Allo' Expat Andorra - Connecting Expats in Andorra
Main Homepage
Allo' Expat Andorra Logo


Subscribe to Allo' Expat Newsletter
 
Check our Rates
   Information Center Andorra
Andorra General Information
 
History of Andorra
Andorra Culture
Andorra Cuisine
Andorra Geography
Andorra Population
Andorra Government
Andorra Economy
Andorra Communications
Andorra Transportations
Andorra Military
Andorra Transnational Issues
Andorra Healthcare
Andorra People, Language & Religion
Andorra Expatriates Handbook
Andorra and Foreign Government
Andorra General Listings
Andorra Useful Tips
Andorra Education & Medical
Andorra Travel & Tourism Info
Andorra Lifestyle & Leisure
Andorra Business Matters
  Sponsored Links


Check our Rates

Andorra Government
 
 
 

General

Andorra is a parliamentary representative democratic country, whereby the Head of Government of Andorra is the chief executive, and of a multi-party system. Before 1993, Andorra's political system had no clear division of powers into executive, legislative and judicial branches. A constitution was ratified and approved in 1993 which establishes Andorra as a sovereign parliamentary democracy that retains as its heads of state a co-principality (or duumvirate), but the head of government retains executive power. The two co-princes serve coequally with limited powers that do not include a veto over government acts. They are each represented in Andorra by a delegate.

The fundamental impetus for this political transformation was a recommendation by the Council of Europe in 1990 that, if Andorra wished to attain full integration in the European Union (EU), it should adopt a modern constitution that guarantees the rights of those living and working there. A Tripartite Commission – made up of representatives of the co-princes, the General Council, and the Executive Council – was formed in 1990 and finalised the draft constitution in April 1991, making the new Constitution of Andorra a fact.

Under the 1993 constitution, the co-princes continue as heads of state, but the head of government retains executive power. The two co-princes serve coequally with limited powers that do not include veto over government acts. Both are represented in Andorra by a delegate, although since 1993, both France and Spain have their own embassies. As co-princes of Andorra, the President of France and the Bishop of Urgell maintain supreme authority in approval of all international treaties with France and Spain, as well as all those which deal with internal security, defence, Andorran territory, diplomatic representation, and judicial or penal cooperation. Although the institution of the co-princes is viewed by some as an anachronism, the majority sees them as both a link with Andorra's traditions and a way to balance the power of Andorra's two much larger neighbours. The way in which the two princes are chosen makes Andorra one of the most politically distinct nations on earth. As neither prince lives in Andorra their role is almost entirely ceremonial.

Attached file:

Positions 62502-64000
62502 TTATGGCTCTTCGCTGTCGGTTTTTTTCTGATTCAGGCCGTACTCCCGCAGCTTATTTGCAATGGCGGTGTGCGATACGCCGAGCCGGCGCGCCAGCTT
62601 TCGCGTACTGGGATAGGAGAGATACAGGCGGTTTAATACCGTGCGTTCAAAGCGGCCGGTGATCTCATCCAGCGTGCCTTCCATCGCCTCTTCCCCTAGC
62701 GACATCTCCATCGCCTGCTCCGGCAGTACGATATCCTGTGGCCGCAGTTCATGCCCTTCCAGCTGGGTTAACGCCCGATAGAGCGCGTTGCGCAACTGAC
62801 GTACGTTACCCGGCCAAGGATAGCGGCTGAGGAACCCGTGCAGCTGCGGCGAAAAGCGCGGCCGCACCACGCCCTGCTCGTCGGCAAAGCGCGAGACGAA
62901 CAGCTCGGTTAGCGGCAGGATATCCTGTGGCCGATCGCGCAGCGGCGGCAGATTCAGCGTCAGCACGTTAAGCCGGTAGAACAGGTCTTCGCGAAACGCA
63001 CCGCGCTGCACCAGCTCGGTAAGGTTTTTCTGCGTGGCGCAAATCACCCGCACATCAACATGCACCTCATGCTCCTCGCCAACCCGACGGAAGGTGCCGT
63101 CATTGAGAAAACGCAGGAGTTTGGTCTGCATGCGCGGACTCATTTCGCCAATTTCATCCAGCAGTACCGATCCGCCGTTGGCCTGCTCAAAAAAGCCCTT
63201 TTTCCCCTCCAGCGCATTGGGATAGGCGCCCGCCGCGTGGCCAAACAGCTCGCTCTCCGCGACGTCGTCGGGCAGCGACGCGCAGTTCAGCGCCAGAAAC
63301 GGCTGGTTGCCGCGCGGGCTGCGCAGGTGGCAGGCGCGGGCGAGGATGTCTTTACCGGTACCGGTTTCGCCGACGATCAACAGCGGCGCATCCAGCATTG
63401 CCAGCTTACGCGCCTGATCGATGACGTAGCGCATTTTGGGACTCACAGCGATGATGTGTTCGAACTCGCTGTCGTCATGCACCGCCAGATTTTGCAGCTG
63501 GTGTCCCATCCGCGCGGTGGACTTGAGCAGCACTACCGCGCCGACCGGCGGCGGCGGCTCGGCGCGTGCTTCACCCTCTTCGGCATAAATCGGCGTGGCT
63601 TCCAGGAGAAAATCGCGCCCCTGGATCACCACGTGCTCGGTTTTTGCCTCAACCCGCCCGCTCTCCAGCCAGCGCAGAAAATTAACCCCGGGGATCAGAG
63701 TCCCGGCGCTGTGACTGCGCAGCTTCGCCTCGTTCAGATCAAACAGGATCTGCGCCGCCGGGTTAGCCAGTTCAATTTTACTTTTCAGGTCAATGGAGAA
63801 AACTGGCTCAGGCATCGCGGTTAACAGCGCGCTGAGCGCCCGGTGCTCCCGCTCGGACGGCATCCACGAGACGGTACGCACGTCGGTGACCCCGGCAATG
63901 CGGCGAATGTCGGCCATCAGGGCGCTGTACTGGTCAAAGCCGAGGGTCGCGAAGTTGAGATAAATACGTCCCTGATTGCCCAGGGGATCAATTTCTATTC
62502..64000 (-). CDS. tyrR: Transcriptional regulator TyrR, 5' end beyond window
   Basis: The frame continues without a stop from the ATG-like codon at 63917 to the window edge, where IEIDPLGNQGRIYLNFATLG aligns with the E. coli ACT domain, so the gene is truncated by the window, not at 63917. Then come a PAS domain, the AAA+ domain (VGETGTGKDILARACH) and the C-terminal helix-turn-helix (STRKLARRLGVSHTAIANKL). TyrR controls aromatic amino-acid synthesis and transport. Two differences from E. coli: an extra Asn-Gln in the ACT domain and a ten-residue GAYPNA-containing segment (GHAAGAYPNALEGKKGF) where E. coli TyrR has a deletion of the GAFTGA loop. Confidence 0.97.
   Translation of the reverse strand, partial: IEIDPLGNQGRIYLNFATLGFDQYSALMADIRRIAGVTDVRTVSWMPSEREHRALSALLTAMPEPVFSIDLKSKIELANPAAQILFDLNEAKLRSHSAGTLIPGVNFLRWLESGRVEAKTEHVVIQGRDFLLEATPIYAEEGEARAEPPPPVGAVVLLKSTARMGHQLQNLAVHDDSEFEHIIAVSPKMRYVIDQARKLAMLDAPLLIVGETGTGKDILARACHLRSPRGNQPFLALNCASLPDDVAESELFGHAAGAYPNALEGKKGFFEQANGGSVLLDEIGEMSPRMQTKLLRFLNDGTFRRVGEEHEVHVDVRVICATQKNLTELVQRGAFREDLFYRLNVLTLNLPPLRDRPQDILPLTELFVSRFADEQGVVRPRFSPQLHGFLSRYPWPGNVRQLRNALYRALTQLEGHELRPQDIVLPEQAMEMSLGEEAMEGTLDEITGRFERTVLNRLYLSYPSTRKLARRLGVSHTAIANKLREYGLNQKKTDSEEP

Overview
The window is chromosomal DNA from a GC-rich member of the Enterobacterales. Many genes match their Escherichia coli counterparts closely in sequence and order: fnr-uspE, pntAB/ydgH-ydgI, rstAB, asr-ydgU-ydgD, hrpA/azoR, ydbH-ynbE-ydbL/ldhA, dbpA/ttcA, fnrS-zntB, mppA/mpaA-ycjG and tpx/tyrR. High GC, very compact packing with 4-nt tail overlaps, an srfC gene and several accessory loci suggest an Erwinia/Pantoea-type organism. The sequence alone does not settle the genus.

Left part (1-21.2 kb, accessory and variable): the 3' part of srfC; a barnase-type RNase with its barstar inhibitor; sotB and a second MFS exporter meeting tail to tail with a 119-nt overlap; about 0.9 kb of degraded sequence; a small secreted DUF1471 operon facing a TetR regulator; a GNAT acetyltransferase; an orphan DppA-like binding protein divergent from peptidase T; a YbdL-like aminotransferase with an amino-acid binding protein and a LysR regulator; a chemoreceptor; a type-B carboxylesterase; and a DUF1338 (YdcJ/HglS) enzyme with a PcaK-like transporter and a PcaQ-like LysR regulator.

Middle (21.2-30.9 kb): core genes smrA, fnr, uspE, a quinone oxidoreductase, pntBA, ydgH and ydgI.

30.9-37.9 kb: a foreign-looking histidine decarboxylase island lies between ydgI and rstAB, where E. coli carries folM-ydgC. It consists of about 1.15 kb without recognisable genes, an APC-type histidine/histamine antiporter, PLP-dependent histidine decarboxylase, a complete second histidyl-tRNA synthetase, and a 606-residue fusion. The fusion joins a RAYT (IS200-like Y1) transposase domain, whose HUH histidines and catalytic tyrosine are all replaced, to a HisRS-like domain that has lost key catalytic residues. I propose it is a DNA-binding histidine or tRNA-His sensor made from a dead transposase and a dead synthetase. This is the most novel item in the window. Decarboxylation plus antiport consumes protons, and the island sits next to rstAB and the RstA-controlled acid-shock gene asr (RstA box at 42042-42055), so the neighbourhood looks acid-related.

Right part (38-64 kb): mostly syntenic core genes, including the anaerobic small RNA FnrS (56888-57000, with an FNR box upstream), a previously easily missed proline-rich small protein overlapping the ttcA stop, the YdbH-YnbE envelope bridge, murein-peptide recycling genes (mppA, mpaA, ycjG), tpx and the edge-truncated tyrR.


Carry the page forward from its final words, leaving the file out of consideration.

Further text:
In 1981, the Executive Council, consisting of the Cap de Govern (head of government) and seven ministers, was established. Every 4 years, after the general elections, the General Council elects the head of government, who, in turn, chooses the other members of the Executive Council.

Andorra's main legislative body is the 28-member General Council (Parliament). The sindic (president), the subsindic and the members of the Council are elected in the general elections to be held every 4 years. The Council meets throughout the year on certain dates set by tradition or as required.

At least one representative from each parish must be present for the General Council to meet. Historically, within the General Council, four deputies apiece from each of the seven individual parishes have provided representation. This system allowed the smaller parishes, who have as few as 350 voters, the same number of representatives as larger parishes which have up to 2,600 voters. To correct this imbalance, a provision in the new constitution introduces a modification of the structure and format for electing the members of the Council; under this new format, half of the representatives are to be chosen by the traditional system, while the other half are selected from nationwide lists.

A sindic and a subsindic are chosen by the General Council to implement its decisions. They serve 3-year terms and may be reappointed once. They receive an annual salary. Sindics have virtually no discretionary powers, and all policy decisions must be approved by the Council as a whole.

The judicial system is independent. Courts apply the customary laws of Andorra, supplemented with Roman law and customary Catalan law. Civil cases are first heard by the Court of Batlles – a group of four judges, two chosen by each co-prince. Appeals are heard in the Court of Appeals. The highest body is the five-member Superior Court of Justice.

One remaining, though symbolic, legacy of Andorra's special relationship with France and Spain, is that the Principality has no postal service of its own – French and Spanish postal services operate side by side, although each of them issues separate stamps for Andorra, instead of using their own.


See more information on the next page... (next)


 

 
 

   



 


copyrights © AlloExpat.com
2014 | Policy